BYOD. The best of both world’s or simply a management headache?

Ian Parker Technical Consultant Imtech ICT UK

Ian Parker, Technical Consultant at Imtech ICT UK tackles the security and management challenges businesses are facing when it comes to their BYOD strategy and provides some key insights as to how to fight off the internet bad guys.

Ian is responsible for Technical Design, Implementation, Consultancy and Training for all Technical Projects and Opportunities at Imtech ICT UK.

So the first thing to understand is what is BYOD…

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Bring your own device (BYOD), Choose Your Own Device (CYOD), Bring Your Own Technology (BYOT), Bring Your Own Phone (BYOP) or Bring Your Own PC (BYOPC) – whatever you choose to call it, BYOD, (like the word security), is a term that has different connotations depending on who you talk to.

Employees now have access to loads of affordable
next generation tablets and smartphones that are essentially whizz-bang PC’s  in a small, transportable format. From experience,  we all know that these devices are as essential to us as carrying a handbag or a wallet – ever left your phone at home and felt your right arm had been cut off? Ironically, my wife says my iPad is my “manbag” as it very rarely leaves my side, at work or at home. Right, you get the idea. 

Managing the business challenges
So if you are in a company that has decided to embrace BYOD and allow employees to use their newest gadget/device as a piece of work equipment,  you will not be surprised to face a number of business challenges in trying to agree on how to manage them.  According to Gartner , businesses face 3 main challenges when it comes to BYOD.

1. Governance & Compliance
2. Mobile Device Management (MDM) and
3. Security.

Aside from usage policies, agreements between employers and employees and defining what devices are acceptable and what are not, security for me is the main crux of the debate, except security is yet another collective term that is not very specific. To me, security – from a company ICT network perspective – is having the ability to control access to sensitive corporate data and the devices that access it.

Similarly, BYOD does not just mean “Bring your Own Device” into the office in the same analogy as “Bring a Bottle” to the party. If a company wants to control the access to parts of the corporate network using the employee owned devices, the access must be managed inside the office and outside the office, using remote access control and management of device itself. But BYOD by its nature, means businesses can define their own company policy and processes – that employees will have to embrace in order to use their one device/s

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Efficiency and optimisation
Another area to think about is employee efficiency and optimisation. While employees with BYOD will be working in a hospitable and flexible organisation with the intention to improve productivity, the employee might have access to apps that they generally use at home, which in turn, can make the employee less productive. This is where visibility into application usage is key to developing a policy that works well with both parties. The most difficult hurdle to overcome is the company rights over the employee owned device when company data is accessed using it – and this seems to be one of the biggest challenges of all.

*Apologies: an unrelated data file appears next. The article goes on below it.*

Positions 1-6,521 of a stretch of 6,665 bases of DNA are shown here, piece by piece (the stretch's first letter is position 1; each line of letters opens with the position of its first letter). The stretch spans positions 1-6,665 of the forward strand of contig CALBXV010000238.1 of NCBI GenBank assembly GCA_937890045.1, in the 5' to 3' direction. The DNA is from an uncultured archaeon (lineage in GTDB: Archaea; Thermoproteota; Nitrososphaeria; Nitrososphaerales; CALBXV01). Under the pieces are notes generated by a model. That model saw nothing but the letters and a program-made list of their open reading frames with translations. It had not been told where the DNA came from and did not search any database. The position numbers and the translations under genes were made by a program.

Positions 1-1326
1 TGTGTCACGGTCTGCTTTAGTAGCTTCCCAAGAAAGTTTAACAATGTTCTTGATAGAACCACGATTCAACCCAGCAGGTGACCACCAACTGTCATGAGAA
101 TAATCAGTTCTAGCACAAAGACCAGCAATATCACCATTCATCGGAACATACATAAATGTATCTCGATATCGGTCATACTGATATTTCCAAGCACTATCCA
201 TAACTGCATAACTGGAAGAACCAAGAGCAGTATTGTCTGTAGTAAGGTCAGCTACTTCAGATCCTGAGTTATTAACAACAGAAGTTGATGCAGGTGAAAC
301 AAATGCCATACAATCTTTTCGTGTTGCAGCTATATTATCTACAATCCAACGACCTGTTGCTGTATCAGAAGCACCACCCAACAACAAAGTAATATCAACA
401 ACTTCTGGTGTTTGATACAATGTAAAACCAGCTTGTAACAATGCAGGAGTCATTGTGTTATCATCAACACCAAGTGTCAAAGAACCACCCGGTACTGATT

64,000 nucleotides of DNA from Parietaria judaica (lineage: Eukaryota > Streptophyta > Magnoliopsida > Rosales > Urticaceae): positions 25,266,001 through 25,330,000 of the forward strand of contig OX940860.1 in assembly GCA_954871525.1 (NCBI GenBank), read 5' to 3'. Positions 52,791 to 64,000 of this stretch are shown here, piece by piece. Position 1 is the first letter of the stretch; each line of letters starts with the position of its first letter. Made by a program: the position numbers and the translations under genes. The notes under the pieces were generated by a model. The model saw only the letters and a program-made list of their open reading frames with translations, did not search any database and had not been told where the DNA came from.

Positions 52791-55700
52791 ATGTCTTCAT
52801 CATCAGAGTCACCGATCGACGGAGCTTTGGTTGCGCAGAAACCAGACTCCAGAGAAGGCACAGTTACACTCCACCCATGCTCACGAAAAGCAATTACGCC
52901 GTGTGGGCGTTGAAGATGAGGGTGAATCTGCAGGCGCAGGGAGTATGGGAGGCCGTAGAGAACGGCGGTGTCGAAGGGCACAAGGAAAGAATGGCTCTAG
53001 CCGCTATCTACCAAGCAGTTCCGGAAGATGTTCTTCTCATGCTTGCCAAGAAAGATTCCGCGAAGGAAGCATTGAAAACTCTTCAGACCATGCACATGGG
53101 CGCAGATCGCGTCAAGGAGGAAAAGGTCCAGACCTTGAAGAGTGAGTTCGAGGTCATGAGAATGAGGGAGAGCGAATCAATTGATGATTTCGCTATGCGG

My experience… The majority of companies I have spoken to decide against support for BYOD purely based on the fact that, although they have come into the 21st Century, it was becoming too sensitive and complicated to agree on the governance. If you develop a network that is able to control access from employee owned devices using a wired, wireless, remote access or mobile connections and then provide access to company data, there is a good chance that some sensitive company data will be stored locally on these devices themselves. So, immediately the risk of the data being accessed by unauthorised personnel increases massively. As a result, the company usually requires a written policy agreement stating that if the Employee wants to bring their own device to access company material they agree that the company has rights to monitor and possibly wipe the device in the event it is stolen or compromised – now that’s opening a can of worms!


Based on the difficulty around governance and agreement, smart companies are looking for other options. One option that is proving very  popula,  is to offer the Employee a choice of a next generation device(s) that the company owns itself. This option is called CYOD (Choice your own Device) and essentially, the company has full control of the device and usage without the need of any agreement or governance from the user. If the Employee then uses the device for personal use (i.e. Music, Photos, Apps etc) and have not backed up their data, or deleted personal / sensitive information, then that is their choice and you can’t argue about that.

What I will say is that BYOD is not just as simple as bringing a device to work, it’s more complicated than that and believe it or not technology is not the barrier.

What challenges do you see companies facing with BYOD?  

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